Deer-Killing Plans Draw Fire In Sagaponack

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Plans by the villages of Sagaponack and East Hampton to allow specially trained teams of sharpshooters to kill thousands of deer within their borders drew sharp criticism from residents this week.

A petition opposing the slaughter, which is due to take place in February and March 2014, had garnered more than 4,000 signatures as of this week, both locally and from a wider online community, according the Bridgehampton woman who has circulated it. Additionally, the Sagaponack Village Board heard complaints from wildlife advocates and hunters alike on Monday night.

“I feel very sad about this deer management plan—it hurts me personally,” said Virginia Frati, executive director of the Evelyn Alexander Wildlife Rescue Center in Hampton Bays. “The perceived problems with deer conflicts are … caused by human overpopulation on the East End, which is destroying precious habitat for wildlife. By destroying the wild creatures who make the East End their home because they get in the way not only speaks of incredible violence, it is something I think you will deeply regret in later years as you see the Village of Sagaponack become like our neighbors to the west, the towns of Brookhaven and Islip.”

Others accused the village of trying to sneak the plans past their residents with minimal discussion before approving a payment of $15,000 to the U.S. Department of Agriculture, which will oversee the “culling” of the deer.

“It is so backward, so incredibly primitive,” said Wendy Chamberlain, a Bridgehampton resident who was among the first to raise objections to the plans and began the petition opposing it. “Very few people know about this plan, and when they find out they are pissed. I haven’t met a person from Sagaponack who isn’t really sick when they find out. This is primitive and ignorant. We have to do something different, more scientific and forward-thinking and moral.”

Ms. Chamberlain has pushed for the villages and the Long Island Farm Bureau, which has said the robust deer population on the East End costs farmers millions a year in lost crops, to turn to new techniques of reducing deer breeding with contraceptives. She said the new methods are more effective than older ones.

The USDA has been conducting controlled kills of deer for many years and has a division dedicated to the practice. The program to be employed in Sagaponack and East Hampton uses three-man teams of hunters armed with high-powered rifles and night-vision equipment. The teams will use bait to lure and kill deer in local fields and even backyards from a variety of vantage points, the back of vehicles, elevated stands, even horseback. The federal agency has said the sharpshooters’ accuracy and deadliness is the most humane way of killing the deer quickly and without suffering.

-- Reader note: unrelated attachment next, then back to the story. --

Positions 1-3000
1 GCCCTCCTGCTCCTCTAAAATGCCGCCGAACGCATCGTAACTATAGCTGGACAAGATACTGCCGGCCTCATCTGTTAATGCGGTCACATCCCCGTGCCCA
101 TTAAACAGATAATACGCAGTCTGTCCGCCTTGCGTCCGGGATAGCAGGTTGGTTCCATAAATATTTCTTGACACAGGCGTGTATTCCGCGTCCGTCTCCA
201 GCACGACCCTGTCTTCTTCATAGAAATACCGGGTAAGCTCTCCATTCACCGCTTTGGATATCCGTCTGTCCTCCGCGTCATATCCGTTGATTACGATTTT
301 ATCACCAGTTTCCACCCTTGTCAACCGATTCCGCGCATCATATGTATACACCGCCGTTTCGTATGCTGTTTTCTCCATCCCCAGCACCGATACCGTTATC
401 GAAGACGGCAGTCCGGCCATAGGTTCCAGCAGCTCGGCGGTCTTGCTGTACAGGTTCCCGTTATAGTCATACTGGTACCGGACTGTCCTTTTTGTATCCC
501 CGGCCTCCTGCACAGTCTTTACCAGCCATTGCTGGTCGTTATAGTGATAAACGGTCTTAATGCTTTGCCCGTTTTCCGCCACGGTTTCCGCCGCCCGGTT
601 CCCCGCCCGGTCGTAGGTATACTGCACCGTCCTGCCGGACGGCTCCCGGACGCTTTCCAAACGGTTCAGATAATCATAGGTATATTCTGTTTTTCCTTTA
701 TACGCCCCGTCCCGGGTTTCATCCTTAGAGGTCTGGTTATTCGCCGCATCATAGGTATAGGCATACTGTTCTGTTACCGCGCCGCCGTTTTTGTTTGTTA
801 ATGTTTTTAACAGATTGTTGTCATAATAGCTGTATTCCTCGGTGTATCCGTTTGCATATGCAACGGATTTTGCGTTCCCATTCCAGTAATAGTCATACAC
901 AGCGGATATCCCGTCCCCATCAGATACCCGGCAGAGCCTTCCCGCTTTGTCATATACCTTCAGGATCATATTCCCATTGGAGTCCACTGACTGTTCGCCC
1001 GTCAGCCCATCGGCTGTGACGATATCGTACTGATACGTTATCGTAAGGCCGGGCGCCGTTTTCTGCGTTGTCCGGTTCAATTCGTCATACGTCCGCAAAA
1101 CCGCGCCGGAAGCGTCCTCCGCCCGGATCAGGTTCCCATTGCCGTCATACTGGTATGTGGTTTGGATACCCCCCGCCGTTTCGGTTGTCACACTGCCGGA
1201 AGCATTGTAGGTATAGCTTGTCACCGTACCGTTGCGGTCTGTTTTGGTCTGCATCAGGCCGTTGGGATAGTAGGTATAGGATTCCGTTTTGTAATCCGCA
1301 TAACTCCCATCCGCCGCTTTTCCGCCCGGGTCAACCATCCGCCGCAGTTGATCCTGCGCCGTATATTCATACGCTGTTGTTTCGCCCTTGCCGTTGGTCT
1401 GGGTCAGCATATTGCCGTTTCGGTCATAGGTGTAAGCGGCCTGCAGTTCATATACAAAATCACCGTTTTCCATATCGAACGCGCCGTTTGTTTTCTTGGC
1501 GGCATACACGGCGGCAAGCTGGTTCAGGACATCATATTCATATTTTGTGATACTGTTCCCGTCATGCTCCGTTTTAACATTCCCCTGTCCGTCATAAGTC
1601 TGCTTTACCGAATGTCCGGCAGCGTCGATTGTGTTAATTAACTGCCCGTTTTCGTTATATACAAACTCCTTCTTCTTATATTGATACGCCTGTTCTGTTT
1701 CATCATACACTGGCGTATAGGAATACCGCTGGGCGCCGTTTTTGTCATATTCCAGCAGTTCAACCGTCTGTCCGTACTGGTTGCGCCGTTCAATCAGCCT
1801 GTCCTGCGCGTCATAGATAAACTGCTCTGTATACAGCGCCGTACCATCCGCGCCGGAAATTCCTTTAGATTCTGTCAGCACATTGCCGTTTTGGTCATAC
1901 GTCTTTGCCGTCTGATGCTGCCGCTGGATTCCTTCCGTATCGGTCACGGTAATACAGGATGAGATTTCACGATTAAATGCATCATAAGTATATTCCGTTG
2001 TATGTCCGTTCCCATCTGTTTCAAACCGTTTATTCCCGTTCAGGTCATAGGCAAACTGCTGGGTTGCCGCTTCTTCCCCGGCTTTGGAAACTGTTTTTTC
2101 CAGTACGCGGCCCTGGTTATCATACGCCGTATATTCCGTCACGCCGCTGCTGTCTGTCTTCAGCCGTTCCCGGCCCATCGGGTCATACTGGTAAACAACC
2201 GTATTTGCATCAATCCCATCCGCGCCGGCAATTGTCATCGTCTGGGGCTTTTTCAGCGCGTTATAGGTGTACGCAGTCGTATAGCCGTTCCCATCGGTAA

But opponents said the principle of the practice alone should be enough to set it aside.

“What example is this setting for our children?” asked Jill Rappaport, a Water Mill resident and NBC “Today” show correspondent. “This is an area that gets such media attention. We will be an example of barbaric treatment of animals across the country.”

Objections to the plans came from another, perhaps ironic, angle too—Joe Carson, a Hampton Bays resident who described himself as an avid deer hunter who largely lives off the meat of the deer he kills himself. He said that the village would be better served by allowing, even encouraging, local hunters to take more deer through traditional bow-and-arrow hunting.

“You could ask the DEC to extend the season, [allow] the use of bait—those things are very effective,” Mr. Carson said. “They say they’re only going to kill does. But in February and March, the bucks have dropped their antlers, and it’s very hard to tell the difference. Also, does will have developed fetuses in their abdomens and, you know, even as hunters, there have to be limits.”

A local hunters’ group has started a new website, www.huntersfordeer.org, also garnering signatures from local sportsmen opposing the proposal to remove deer from the wild population.

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